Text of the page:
In this guest feature, consultants Closed Loop argue that some airline cross-departmental eEnablement projects are doomed to failure.
Observations by more than a few airlines at a recent conference was that technology supports what airlines want, yet they (the airlines) complain that they can’t achieve, or even get started on their eEnablement programmes.
We believe that this is the manifestation of a phenomena that will have dire consequences for some airlines.
Prior to the recent shift to information-driven processes, the flow of data around airlines was slow and coarse-grained.
Systems tended to be standalone and provided a narrow band of functionality. For that reason, they were owned departmentally or even by units within the department.
Projects were almost always late and didn’t deliver to expectations, but once the project owner and the supplier agreed on the narrative, there was unlikely to be much scrutiny beyond safety considerations and basic fitness for purpose.
Contributing to this malaise was the ongoing promise of industry data standards that failed to deliver decade after decade. The success rate of technology adoption programs was abysmal, but enough benefits were delivered to keep limping on.
These days, terms like “eEnablement” and “IoT” are shorthand for recognising the value of information-driven processes and the need for technology to support them exactly as designed.
The processes aren’t restricted to a department though – they’re commonly organisation-wide involving multiple departments and increasingly even industry-wide.
These are fantastic initiatives and the technology providers are supporting them as they unfold, so everything should be rosy, right?
Well… no. While valuable, close collaboration of multiple departments on information-driven eEnablement processes is difficult to implement. In short, airlines are failing to provide an environment that supports the cross-departmental cooperation, resulting in a condition that we have termed “process lock”.
Imagine three departments sitting down to design a set of processes based on their collective requirements.
Unimpeded by product preferences or implementation timeframes, they could come up with a fantastic set of processes demonstrating a very high degree of cooperation and excellent value for the airline. You can picture the Venn diagram of the processes by department as being significantly overlapping circles.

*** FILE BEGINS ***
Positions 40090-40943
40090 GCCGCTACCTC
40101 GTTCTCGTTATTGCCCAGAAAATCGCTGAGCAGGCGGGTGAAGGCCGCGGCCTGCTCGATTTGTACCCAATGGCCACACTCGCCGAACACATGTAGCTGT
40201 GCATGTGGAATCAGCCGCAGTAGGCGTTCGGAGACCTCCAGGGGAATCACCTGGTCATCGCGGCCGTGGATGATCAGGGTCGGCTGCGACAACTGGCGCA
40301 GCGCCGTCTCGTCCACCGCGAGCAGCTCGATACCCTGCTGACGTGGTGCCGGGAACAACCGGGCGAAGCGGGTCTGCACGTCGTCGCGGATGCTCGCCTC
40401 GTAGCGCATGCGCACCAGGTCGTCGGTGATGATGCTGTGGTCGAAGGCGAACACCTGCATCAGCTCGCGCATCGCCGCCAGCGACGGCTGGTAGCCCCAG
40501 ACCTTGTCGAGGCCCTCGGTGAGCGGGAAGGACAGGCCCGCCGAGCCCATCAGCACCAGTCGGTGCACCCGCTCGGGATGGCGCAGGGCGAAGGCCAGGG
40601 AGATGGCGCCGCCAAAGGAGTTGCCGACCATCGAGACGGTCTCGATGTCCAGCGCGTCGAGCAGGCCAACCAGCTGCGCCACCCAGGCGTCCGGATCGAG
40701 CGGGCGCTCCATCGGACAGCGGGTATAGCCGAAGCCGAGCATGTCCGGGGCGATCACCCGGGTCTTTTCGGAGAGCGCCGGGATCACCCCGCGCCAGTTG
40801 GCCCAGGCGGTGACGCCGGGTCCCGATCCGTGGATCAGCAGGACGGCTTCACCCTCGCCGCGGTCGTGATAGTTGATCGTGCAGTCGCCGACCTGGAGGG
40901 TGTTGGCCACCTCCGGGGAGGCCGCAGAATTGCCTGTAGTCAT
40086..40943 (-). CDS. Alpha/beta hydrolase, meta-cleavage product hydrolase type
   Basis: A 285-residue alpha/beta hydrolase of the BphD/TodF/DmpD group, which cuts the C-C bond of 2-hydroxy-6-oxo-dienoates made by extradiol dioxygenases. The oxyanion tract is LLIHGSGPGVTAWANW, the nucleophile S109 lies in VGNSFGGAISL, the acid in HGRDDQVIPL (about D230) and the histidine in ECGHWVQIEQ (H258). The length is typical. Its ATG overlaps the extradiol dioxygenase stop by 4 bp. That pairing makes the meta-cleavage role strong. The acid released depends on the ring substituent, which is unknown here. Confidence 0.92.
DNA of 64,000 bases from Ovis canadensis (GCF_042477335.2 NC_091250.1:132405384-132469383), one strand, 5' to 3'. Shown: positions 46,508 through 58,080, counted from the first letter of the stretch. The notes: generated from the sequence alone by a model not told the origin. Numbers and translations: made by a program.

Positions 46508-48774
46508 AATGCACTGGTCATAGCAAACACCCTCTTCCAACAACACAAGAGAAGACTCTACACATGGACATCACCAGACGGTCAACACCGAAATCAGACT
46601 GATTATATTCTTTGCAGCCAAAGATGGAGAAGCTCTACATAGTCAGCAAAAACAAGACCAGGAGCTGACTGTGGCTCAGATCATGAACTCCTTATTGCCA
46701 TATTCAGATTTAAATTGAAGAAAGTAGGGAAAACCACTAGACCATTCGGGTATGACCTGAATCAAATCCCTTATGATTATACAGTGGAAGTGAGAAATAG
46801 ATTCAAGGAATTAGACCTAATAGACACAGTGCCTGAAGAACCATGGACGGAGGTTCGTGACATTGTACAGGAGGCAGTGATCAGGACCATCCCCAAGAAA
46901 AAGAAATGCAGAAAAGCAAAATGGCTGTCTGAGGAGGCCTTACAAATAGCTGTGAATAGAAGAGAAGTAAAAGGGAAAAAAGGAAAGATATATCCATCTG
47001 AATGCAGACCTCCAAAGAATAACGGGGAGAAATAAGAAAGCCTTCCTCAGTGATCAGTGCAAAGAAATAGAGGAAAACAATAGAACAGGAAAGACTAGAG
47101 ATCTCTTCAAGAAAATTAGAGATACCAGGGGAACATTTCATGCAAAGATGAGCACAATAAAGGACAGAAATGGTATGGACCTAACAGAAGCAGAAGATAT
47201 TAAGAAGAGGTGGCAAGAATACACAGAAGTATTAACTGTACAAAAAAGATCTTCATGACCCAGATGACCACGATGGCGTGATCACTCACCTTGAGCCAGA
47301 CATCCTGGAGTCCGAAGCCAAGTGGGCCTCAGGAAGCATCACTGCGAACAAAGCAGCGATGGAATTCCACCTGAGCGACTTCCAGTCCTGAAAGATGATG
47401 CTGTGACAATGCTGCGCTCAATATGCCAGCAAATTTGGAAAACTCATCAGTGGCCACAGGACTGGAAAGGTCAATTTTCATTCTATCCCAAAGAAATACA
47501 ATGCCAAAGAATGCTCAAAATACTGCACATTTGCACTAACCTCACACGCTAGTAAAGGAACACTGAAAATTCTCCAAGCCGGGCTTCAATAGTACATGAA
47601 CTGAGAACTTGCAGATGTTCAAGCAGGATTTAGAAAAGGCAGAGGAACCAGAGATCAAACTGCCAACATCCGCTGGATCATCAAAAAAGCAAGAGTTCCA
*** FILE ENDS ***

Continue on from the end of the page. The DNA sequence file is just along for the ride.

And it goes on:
Now imagine each department trying to procure a system that satisfies its own requirements and has appropriate stubs for those of the other two departments.
Now imagine that the replacement of the three systems will have to occur over a period of five years or more. Despite the intelligent and cooperative design, a strongly positive business case, and the existence of appropriate software, the project slams to a halt.
There are too many dependencies, variables, and contingency measures required for the departments to commit – their appetite for risk has been exceeded.
This is process lock – the inability to progress a programme that looks perfectly sound.
Our initial investigation suggests that airlines most vulnerable to this are those that have been experiencing rapid growth or other disruptive change.
Technology upgrades are often deferred by these airlines until stability returns, but stability is subjectively measured. Besides, by then the problems have compounded and catch-up can result in poor decisions motivated by panic.
Resolving process lock requires leadership from the senior management of the airline.
There’s no single fix as it depends on the circumstances at the airline, but at the very least robust, organisation-wide data management strategies will need to be designed and the departments provided with real support.
Process lock is an organisational problem, not a departmental one and most certainly not a technical one. Solving it involves giving the three departments the means to reduce the risk and proceed with the programme.
Process lock over eEnablement won’t hit every airline, but some that get hit badly will lose tens or even hundreds of millions of dollars and years of opportunity.
Perhaps most interesting is that process lock transfers responsibility for programme failure from departments to the senior management of the airline.
There are some massive failures on the horizon and they will dwarf those from the old days.
© Closed Loop, 2017 All rights reserved
The opinions in this guest feature are solely those of Closed Loop and not GetConnected.aero